My prayer this week is that we all explore the power of Shmini and consider the many ways in which Judaism helps us to reflect on life and soak in the significance of life’s most important blessings.
by Hazzan Barbara Barnett
One my mentors had a favorite expression about counting that he would mention in celebration of birthdays. He liked to say, “spend less time counting the days and more time making each day count.”
Yet here we are counting. Yes, COVID cases—just as we have for the past many months.
But Sunday evening, the second night of Pesach, we began our annual count of 49 days, called Sefirat Ha’Omer, and ending with onset of Shavuot—from redemption from slavery to the gift of Torah. It’s not so much a countdown as a count-up, as we travel further and further from Mitzrayim and closer to Sinai, from slavery (and a slavery mentality) to freedom (with its joys and obligations).
Commanded to us in the Torah (in the Book of Leviticus—Vayikra), the omer count also can be viewed as an invitation beckoning us to embark on a seven-week journey into the human psyche, into the soul.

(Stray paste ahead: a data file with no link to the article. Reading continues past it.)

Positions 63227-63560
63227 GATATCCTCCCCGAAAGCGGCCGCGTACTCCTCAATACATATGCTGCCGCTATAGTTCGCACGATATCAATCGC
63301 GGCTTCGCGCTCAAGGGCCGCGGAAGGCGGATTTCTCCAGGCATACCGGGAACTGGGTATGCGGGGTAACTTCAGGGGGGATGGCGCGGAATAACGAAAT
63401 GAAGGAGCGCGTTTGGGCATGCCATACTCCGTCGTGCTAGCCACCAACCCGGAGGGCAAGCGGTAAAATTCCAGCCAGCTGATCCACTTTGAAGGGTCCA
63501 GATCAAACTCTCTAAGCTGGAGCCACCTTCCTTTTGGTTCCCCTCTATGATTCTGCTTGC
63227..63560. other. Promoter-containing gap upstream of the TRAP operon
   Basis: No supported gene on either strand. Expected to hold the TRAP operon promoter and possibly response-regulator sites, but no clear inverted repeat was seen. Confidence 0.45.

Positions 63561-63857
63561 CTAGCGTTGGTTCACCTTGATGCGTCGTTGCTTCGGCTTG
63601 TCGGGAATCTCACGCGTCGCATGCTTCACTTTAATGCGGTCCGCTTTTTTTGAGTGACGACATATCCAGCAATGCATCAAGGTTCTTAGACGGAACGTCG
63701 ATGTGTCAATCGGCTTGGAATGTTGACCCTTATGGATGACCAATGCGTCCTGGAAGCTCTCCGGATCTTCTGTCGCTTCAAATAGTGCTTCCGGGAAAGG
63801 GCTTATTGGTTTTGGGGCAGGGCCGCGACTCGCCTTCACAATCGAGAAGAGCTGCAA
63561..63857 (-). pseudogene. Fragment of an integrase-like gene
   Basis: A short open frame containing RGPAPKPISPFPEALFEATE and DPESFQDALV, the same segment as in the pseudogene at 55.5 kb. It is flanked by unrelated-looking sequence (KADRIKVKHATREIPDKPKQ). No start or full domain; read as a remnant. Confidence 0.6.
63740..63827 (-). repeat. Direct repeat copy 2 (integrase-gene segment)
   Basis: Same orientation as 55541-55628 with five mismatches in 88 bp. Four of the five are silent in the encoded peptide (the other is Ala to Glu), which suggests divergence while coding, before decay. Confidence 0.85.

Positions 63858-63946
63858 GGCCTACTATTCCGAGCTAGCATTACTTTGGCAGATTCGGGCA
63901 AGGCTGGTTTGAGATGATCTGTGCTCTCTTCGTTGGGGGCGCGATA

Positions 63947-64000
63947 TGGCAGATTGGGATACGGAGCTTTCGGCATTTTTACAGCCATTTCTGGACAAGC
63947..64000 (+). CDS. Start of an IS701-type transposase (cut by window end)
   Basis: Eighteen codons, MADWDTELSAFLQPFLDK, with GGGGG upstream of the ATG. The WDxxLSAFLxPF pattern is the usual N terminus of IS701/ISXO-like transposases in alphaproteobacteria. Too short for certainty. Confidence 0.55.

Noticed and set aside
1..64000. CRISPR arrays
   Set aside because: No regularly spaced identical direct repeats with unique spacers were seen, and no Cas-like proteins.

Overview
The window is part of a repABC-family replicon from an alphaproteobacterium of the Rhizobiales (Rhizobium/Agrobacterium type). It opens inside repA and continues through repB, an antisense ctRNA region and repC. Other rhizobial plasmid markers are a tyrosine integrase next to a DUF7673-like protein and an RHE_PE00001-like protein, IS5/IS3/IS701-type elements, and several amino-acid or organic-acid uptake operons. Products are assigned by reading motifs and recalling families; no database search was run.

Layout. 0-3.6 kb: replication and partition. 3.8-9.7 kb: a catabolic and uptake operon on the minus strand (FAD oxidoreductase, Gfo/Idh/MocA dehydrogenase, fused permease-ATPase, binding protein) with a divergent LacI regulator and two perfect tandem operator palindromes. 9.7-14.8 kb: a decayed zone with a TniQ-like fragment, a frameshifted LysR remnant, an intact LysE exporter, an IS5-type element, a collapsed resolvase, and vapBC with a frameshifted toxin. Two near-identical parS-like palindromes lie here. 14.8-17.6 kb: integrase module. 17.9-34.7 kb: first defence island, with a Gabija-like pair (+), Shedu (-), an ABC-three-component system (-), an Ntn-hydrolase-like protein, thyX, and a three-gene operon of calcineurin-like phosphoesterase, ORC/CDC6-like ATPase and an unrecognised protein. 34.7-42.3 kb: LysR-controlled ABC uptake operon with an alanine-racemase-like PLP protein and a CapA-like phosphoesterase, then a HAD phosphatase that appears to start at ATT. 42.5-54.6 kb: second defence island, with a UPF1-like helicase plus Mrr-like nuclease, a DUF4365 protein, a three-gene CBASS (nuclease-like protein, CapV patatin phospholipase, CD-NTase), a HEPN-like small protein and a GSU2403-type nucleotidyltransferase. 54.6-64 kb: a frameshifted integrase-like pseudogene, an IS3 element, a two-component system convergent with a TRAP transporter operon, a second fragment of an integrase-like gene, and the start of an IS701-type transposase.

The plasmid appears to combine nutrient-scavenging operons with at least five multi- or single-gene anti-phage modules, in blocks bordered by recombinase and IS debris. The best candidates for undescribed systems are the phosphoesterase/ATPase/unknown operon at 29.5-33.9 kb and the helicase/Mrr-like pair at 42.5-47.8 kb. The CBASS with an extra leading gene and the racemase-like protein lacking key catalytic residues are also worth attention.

Jewish mystical practice encourages us to embark on this journey within the framework of human experience. Paralleing Jewish journey from the depths and despair of enslavement in Egypt when emotion is a luxury to Shavuot, when we experience God’s presence at Mount Sinai at the revelation of Torah.
This first week is focused on basic decency—loving kindess, in Hebrew, “Chesed.” I invite you to peek in our Shabbat Siddur Lev Shalem (page 63), to read a nice explanation of all the days and weeks of the omer.
For now, think about this week’s focus on lovingkindness and beautifully it’s expressed in words of Torah, “V’ahavta l’rayacha kamocha” – Love your neighbor as yourself, NSS Beth El’s theme of the year!
I will leave you with this evocative poem about this special season of making each day count:
The Season of Counting
This is the season of counting:
Of counting days and nights,
Of counting the space between slavery of the body
And freedom of the soul.
This is a season of seeing:
Of seeing earth and sky,
Of seeing renewal in the land
And renewal in our hearts.
This is a season of journey:
Of inner journeys and outer journeys
Taking us places that need us,
Places that we need.
This is the season of counting,
The season of joyous anticipation,
Of wondrous waiting, in devotion and awe,
For our most precious gift,